Ecotourism in Thailand
Though the tourism boom has been great for Thailand's economy, it has had many negative effects on Thai culture and natural resources. These problems, which range from water pollution to sex tourism to the transformation of hill-tribe villages into virtual theme parks, are difficult to rein in. The good news is that a growing number of tour operators and hotel proprietors are addressing these issues, and are therefore worthy of your support.
Planning Your Trip
Though the worldwide eco trend is catching on in Thailand, truly eco-friendly companies are still thin on the ground. Many businesses describe themselves as "eco," so ask some tough questions about what the company does to preserve the environment and help local communities before you book. And as always, don't be afraid to shop around. Your critical eye will help raise standards. Here are a few questions you might ask.
Accommodations: Ask whether the hotel or resort is energy efficient. Does it use alternative power sources? What steps does it take to conserve water and reduce waste? Does it recycle? Is the building made with any natural or recycled materials? Does it employ members of the local community? Does it contribute any percentage of profits to health, education, or wildlife preservation initiatives?
Elephant Treks: It's important to find out how tour operators treat their elephants. You might ask how many hours a day the elephants work, and whether you'll be riding in the afternoon heat, or resting until it's cooler.
Hill-Tribe Tours and Other Expeditions: How much the operator knows about the village or wilderness area you'll be visiting is often telling, so ask for details. Also, does the operator work with any NGOs or other interest groups to protect the culture and/or the environment?
The umbrella group Thailand Community Based Tourism Institute (www.cbt-i.org) is a good place to start. It provides information about tour agencies and community programs that promote culturally sensitive tourism.
"Voluntourism"—travel that includes an effort to give back to local communities—is a growing trend in Thailand, and a number of organizations are now offering educational travel programs that incorporate some volunteer work. Lots of businesses are offering eco-minded tours; here are a few reputable ones to get you started:
East West Siam's Himmapaan Project (www.ewsiam.com) is a reforestation initiative near Chiang Mai. Participants work alongside tribespeople and forestry experts to promote biodiversity.
The Educational Travel Center (www.etc.co.th) organizes cultural exchanges and ecotours, as well as volunteer programs at a variety of destinations.
North by North East Tours (www.north-by-north-east.com) works in both Thailand and Laos, offering homestays and volunteer work such as building schools, teaching English, and providing medical care.
Lost Horizons (www.losthorizonsasia.com) runs several thematic ecotourism trips in Thailand, including jungle treks, kayaking, beach retreats, and animal conservation.
Though preserving wildlife habitats is a priority in Thailand's national parks, illegal poaching is still rampant. There's such high demand for tiger products (not only skins, but also teeth, bones, and penises, which are used as charms or in traditional medicines) that tigers are now virtually extinct in Thailand.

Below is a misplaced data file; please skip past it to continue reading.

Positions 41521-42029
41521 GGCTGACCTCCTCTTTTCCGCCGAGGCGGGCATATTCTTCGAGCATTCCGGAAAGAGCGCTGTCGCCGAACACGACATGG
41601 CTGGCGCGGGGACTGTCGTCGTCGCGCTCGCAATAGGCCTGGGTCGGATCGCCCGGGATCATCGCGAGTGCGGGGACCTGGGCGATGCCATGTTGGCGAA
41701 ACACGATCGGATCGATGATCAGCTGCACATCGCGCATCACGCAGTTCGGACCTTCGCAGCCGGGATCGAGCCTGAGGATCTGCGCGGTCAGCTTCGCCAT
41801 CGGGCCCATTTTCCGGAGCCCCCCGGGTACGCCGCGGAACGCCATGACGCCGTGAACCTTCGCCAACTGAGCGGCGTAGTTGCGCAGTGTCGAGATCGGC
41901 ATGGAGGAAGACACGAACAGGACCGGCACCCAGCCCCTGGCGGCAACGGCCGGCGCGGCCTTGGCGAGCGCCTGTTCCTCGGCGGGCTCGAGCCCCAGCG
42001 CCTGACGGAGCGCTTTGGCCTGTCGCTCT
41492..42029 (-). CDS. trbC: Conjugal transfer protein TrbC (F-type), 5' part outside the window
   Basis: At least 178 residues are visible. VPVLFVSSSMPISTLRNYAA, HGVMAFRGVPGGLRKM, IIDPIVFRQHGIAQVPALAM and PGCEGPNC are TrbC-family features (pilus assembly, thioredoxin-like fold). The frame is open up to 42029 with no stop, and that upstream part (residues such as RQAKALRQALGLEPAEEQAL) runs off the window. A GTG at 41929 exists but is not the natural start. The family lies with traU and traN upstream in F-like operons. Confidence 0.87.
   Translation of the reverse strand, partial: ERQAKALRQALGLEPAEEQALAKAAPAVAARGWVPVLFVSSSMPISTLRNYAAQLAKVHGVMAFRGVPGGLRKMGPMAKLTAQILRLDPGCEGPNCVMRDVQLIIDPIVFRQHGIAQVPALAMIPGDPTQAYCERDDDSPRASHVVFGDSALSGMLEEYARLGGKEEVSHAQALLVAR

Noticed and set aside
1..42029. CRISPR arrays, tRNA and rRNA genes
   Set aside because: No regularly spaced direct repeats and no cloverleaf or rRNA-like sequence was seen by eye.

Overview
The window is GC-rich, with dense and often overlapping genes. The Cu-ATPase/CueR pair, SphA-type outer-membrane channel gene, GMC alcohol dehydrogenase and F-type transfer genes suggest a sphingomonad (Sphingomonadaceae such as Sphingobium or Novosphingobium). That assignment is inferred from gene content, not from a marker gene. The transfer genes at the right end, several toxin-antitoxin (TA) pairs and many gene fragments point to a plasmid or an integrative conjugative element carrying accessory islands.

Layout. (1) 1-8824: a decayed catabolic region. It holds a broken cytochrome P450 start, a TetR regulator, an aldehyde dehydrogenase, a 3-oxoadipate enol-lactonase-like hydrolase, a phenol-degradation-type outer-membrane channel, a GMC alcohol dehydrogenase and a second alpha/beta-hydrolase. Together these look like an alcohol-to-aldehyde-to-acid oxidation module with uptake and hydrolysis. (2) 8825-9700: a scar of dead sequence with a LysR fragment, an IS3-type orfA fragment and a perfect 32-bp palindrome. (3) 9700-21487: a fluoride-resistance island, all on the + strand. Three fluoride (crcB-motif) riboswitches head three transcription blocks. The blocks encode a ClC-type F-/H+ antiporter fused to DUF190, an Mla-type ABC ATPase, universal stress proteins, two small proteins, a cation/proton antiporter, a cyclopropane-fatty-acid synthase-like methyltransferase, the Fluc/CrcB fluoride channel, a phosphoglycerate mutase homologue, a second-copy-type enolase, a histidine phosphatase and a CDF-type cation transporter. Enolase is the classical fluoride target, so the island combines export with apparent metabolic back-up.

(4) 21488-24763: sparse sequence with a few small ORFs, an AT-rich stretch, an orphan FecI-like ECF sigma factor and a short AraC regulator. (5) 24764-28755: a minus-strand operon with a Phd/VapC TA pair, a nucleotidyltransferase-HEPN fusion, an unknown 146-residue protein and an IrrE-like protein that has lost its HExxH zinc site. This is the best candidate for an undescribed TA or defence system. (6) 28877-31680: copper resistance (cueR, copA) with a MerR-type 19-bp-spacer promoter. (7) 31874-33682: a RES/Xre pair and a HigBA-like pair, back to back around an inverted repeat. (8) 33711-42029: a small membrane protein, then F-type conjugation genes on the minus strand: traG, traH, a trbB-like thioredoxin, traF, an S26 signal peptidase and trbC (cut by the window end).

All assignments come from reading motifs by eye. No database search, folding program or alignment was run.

Elephants are revered in Thailand, where they have a long history as laborers. But mechanization has made elephants' traditional timber-hauling jobs obsolete, and elephant handlers (mahouts) now rely on elephant shows, treks, and other tourism-related business for their livelihood. Unfortunately, these endeavors often lead to mistreatment. Yet if there's no work, handlers can't afford the 550 pounds of food and 60 gallons of water an elephant consumes each day; malnutrition is another problem for Thai elephants. Organizations like Peunpa focus on broader issues, including educating village communities on the importance of wildlife conservation and how to combat problems like illegal trafficking of endangered species.
Ecotourism vs. Sustainable Tourism
Ecotourism is travel to natural areas to observe and learn about wildlife, tourism that refrains from damaging the environment, or tourism that strengthens conservation and improves the lives of local people.
Sustainable tourism has a wider scope that encompasses the definition of ecotourism but also includes increased ecological responsibility throughout the entire travel industry, in everything from city hotels to cruise shops. Not all ecotourism is sustainable tourism.
What You Can Do
Whatever kind of trip you're planning, there are a few simple things you can do to ensure that you're part of the solution, not part of the problem.
Don't litter. Sadly, garbage is a common sight on Thailand's once-pristine beaches. Litter is hazardous to marine life. You can help by disposing of your rubbish properly; you can also pay a little extra for biodegradable glass water bottles. If you plan to travel regularly in the developing world, consider buying a hand-pump water purifier, available at many sporting-goods stores for $20 and up. You can make your own clean water wherever you go, instead of generating a trail of disposable water bottles.
Don't disturb animal and plant life. Whether you're trekking or snorkeling, be as unobtrusive as possible. Don't remove plants or coral for souvenirs, and don't feed fish or other animals, even if your guide says it's OK.
Respect local customs. Though it may seem like a matter of etiquette, demonstrating respect for a culture is part of ecotourism. Thais tend to be exceedingly tolerant of Western behavior, but tourists who are ignorant about basic customs have a negative effect on the communities they encounter. Take a little time to learn about major cultural mores (especially those related to Buddhism). Thais will appreciate your efforts.
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